Jones says he directed the Public Lighting Authority to install new streetlights around Palmer Park. Today, flat-panel LED lampposts line Woodward Avenue, while Victorian-style fixtures wind along Pontchartrain Boulevard and adjacent streets. Residents say lighting has made the park and their neighborhoods safer. So does Kenneth Balinksi, captain of the Detroit Police Department’s 12th Precinct, which includes Palmer Park.

Lighting does make a big difference, because if people can be seen doing something wrong, they’re not going to do something wrong,” Capt. Balinski says.

Street lamp on Pontchartrain BoulevardPat Batcheller
Pat Batcheller

Street lamp on Pontchartrain Boulevard

Balinski says his officers still get occasional complaints, but overall, he says crime in Palmer Park is a much smaller problem than it used to be. Kathy Bledsoe says she feels safe walking through the park every day. And if she sees people doing something they shouldn’t, she’ll speak up.

I’ve never been afraid up here, ever. I mean it’s just not gonna happen, and when you have consistency, I have no problem saying to some of the guys ‘hey-not here…not here, fellas’,” Bledsoe says.

Bledsoe says she hasn’t had to say anything like that at all this year, partly because of the new lighting around Palmer Park. But there are still some lighting issues to address inside the park. Palmer Woods resident Barbara Barefield says the lights near the tennis courts along Woodward Avenue need to be fixed.

Tennis court at Palmer ParkPat Batcheller
Pat Batcheller

Tennis court at Palmer Park


Because the tennis players love to play past dusk. So um—and it used to be a very vibrant area when the lights were on there. So that’s one goal that we have is to get those lights fixed up again,” Barefield says.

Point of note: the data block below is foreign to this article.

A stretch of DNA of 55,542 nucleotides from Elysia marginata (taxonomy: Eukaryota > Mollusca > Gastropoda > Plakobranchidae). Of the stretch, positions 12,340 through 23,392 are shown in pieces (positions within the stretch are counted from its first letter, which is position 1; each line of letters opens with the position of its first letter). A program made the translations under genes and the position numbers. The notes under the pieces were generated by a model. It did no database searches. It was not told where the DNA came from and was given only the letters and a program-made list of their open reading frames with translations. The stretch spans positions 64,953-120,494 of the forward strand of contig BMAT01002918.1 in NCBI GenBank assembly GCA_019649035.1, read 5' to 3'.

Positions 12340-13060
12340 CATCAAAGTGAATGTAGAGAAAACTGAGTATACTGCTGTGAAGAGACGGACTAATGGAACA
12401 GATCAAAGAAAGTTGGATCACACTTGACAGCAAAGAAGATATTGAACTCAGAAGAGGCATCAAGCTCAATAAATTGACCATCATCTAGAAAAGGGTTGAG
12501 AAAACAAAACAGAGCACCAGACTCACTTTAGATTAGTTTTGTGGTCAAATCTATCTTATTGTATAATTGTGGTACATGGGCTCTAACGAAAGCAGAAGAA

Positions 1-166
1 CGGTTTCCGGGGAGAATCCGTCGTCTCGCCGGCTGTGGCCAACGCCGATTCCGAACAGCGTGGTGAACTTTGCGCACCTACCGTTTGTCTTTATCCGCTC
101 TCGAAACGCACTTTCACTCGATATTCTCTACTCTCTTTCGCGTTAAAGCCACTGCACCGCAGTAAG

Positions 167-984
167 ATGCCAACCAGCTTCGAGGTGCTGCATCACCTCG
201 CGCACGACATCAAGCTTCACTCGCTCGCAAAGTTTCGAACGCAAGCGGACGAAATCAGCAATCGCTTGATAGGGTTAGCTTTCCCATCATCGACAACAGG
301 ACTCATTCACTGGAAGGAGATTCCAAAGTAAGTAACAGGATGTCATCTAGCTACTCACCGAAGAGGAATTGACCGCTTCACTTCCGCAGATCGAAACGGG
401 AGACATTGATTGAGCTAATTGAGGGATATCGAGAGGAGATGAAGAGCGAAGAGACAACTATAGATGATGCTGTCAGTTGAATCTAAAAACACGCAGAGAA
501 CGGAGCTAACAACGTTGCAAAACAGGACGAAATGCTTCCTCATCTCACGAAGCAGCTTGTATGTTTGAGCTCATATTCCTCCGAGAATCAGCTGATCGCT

Another of the group’s goals is to shed some light on the history of Palmer Park through educational programs such as Log Cabin Day, featuring music and tours of the original summer home of the park’s namesakes, Thomas and Lizzie Palmer. With the street lighting issues around the park addressed, the Public Lighting Authority’s next target is Rouge Park. Executive Director Odis Jones says the authority is also planning to work with the state on the relighting of Belle Isle next year.

Log cabin at Palmer ParkPat Batcheller
Pat Batcheller

Log cabin at Palmer Park


Pat Batcheller, Senior News Editor

Pat Batcheller is a host and Senior News Editor for 101.9 WDET, presenting local news, traffic and weather updates during Morning Edition. He is an amateur musician.

pbatcheller@wdet.org Follow @patbwdet

WDET's Parks Project

This post is a part of WDET's Parks Project.

All summer long in 2015, WDET reported on how parks are impacting Detroiters and how Detroiters impacted the parks.

We asked you to be a part of this work by being the eyes and ears of your local parks. We asked you to help us find out what is going on in the parks in your city and your neighborhood. Were parks being maintained? Who were using the park, and what was happening there? Is it safe?

Detroit Park Watch is produced by WDET 101.9 FM and is powered by the Detroit Journalism Cooperative. Support for this project ccomes from the John S. and James L. Knight Foundation, Renaissance Journalism’s Michigan Reporting Initiative and the Ford Foundation.